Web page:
Roz and her colleagues found that for most of the young people interviewed, their first port of call for advice on health issues and health services was their parents, then friends, siblings, teachers and school nurses or counsellors. This confirms the importance of arming parents with good information and support. Most reported positive experiences with health services, especially those staffed by professionals trained to work with young people, and most used the internet for health and wellbeing concerns. However, vulnerable and disadvantaged young people were less likely to feel positive about their experiences with health services overall, or to access the net.[ix]

On the plus side, other research conducted by CCYP concerning young people in regional and remote communities found most were happy and healthy and felt loved and protected by their families and inspired to lead positive, fulfilling lives. They were connected to their local community but regretted the lack of facilities and entertainment, options for work and study, and the resulting boredom and dissatisfaction. Some were worried about social problems and vulnerable living conditions, while others still had difficulty articulating clear goals and aspirations.[x]


AUSTRALIA IS RANKED at seventeen out of thirty countries by the Organisation for Economic Co-operation and Development on the physical health of children and young people.[xi] Yet Aboriginal and Torres Strait Islander young people from lower socio-economic backgrounds and rural and remote communities have significantly lower outcomes across many health measures.[xii] The Telethon Institute has noted alarming trends in certain health issues, the prevalence of some illnesses and conditions, and health disparities in this population. Young people are experiencing rising rates of diabetes and sexually transmissible infections, and high rates of mental disorders, obesity, risky alcohol consumption, drug and alcohol-related violence, homelessness and failure to meet nutritional guidelines.[xiii] And then there is suicide.

For people aged between fifteen and twenty-four years, incidents of suicide and self-harm  are higher in WA than in most other Australian states and territories. In 2010, 27 per cent of all deaths in this age group were due to suicide, with 80 per cent being males and 20 per cent females.[xiv] WA’s suicide rate has increased markedly over the past decade, reaching 36 per cent above the national rate in 2012, with the worst affected areas being the Kimberley region where the rate of suicides soared to 182 times that of the general population in 2010.[xv] Aboriginal and Torres Strait Islander young people aged fifteen to nineteen years have higher suicide rates than for other Australians in the same age group: 5.9 times higher for females and 4.4 times higher for males.[xvi] With the exception of the Northern Territory, WA has the highest rates of Aboriginal suicide in Australia.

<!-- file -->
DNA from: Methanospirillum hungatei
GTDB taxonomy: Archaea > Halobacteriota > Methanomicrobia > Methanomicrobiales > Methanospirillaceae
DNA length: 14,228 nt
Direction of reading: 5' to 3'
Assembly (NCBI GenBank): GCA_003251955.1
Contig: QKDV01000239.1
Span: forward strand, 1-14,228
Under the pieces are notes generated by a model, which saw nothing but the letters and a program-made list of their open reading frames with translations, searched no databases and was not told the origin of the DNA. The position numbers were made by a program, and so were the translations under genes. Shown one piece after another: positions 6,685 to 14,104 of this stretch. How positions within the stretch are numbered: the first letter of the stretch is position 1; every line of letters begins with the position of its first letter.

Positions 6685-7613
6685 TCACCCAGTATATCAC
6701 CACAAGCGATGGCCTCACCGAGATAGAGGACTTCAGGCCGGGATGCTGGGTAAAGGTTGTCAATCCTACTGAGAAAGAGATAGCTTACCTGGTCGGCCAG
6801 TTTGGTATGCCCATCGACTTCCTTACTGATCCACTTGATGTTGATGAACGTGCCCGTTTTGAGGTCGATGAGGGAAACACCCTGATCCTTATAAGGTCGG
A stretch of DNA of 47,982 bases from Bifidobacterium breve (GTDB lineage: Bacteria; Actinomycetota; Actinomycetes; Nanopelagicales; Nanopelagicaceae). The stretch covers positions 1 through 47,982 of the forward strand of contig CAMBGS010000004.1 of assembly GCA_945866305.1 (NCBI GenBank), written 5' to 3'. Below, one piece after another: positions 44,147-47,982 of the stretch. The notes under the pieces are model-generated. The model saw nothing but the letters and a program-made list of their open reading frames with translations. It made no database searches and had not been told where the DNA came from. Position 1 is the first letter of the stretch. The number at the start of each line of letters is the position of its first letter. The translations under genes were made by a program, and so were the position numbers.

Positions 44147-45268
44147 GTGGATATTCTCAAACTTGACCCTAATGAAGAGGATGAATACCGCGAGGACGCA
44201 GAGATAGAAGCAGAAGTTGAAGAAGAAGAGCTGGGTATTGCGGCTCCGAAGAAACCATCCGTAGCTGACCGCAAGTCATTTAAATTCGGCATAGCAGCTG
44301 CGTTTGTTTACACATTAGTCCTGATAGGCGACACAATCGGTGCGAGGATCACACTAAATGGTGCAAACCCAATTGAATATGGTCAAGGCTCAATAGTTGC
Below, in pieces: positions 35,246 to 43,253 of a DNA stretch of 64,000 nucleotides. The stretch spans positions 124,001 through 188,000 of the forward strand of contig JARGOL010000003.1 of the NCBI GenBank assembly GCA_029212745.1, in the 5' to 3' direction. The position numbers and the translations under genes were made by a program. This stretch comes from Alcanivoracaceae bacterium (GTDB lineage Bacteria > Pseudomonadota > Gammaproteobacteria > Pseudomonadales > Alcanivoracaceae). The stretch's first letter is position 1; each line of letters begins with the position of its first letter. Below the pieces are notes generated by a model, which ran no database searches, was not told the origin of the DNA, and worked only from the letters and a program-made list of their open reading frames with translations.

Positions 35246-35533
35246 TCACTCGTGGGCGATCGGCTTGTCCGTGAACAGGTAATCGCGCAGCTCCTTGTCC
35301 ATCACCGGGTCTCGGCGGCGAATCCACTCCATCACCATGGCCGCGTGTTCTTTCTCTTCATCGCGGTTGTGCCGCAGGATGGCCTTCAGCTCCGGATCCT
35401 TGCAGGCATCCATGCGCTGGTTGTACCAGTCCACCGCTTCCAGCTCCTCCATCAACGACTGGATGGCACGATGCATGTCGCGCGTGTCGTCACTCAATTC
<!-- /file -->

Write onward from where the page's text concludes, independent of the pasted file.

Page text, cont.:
In the Kimberley there have been a number of suicide clusters, where some Aboriginal communities experienced suicide rates up to twenty times the state average. The impact of suicide clusters in these communities is often cumulative, far-reaching and long lasting and is augmented by the generational trauma of historical and contemporary forms of colonisation.[xvii] A range of social determinants may account for the high rates of Aboriginal suicide in the Kimberley and across WA where remote Aboriginal communities have more limited access to services, employment and economic capital than communities elsewhere.

In WA there are further clear disparities experienced by Aboriginal young people. These are in part the legacy of policies and practices of earlier colonial times, but they are also due to the continued failure of policies and programs, ad hoc short-term funding, racism and social exclusion, and poor access to services and amenities. An alarming example is the soaring rate of separation of Aboriginal children from their families, seen by many as the continuation of government practices of the Stolen Generations. In 2012, Aboriginal children and young people were 28.4 times more likely to be under community supervision than their non-Aboriginal counterparts. Of the 780 under community-based supervision on any one day in 2012, 490 were Aboriginal. Aboriginal males are 4.1 times more likely to be under supervision than Aboriginal females. Over half of the community-based sentences are in the metropolitan area and around a tenth in regional areas. Just over a third of juvenile sentencing is for young people from remote areas, even though children and young people in remote areas represent only around 10 per cent of the state population of children and young people. Youth justice supervision is a key national indicator. Young people aged twelve to seventeen under youth justice supervision are a particularly disadvantaged and vulnerable group, many experience significant mental-health issues, poor educational outcomes, alcohol and drug abuse problems and backgrounds of child abuse and neglect.[xviii]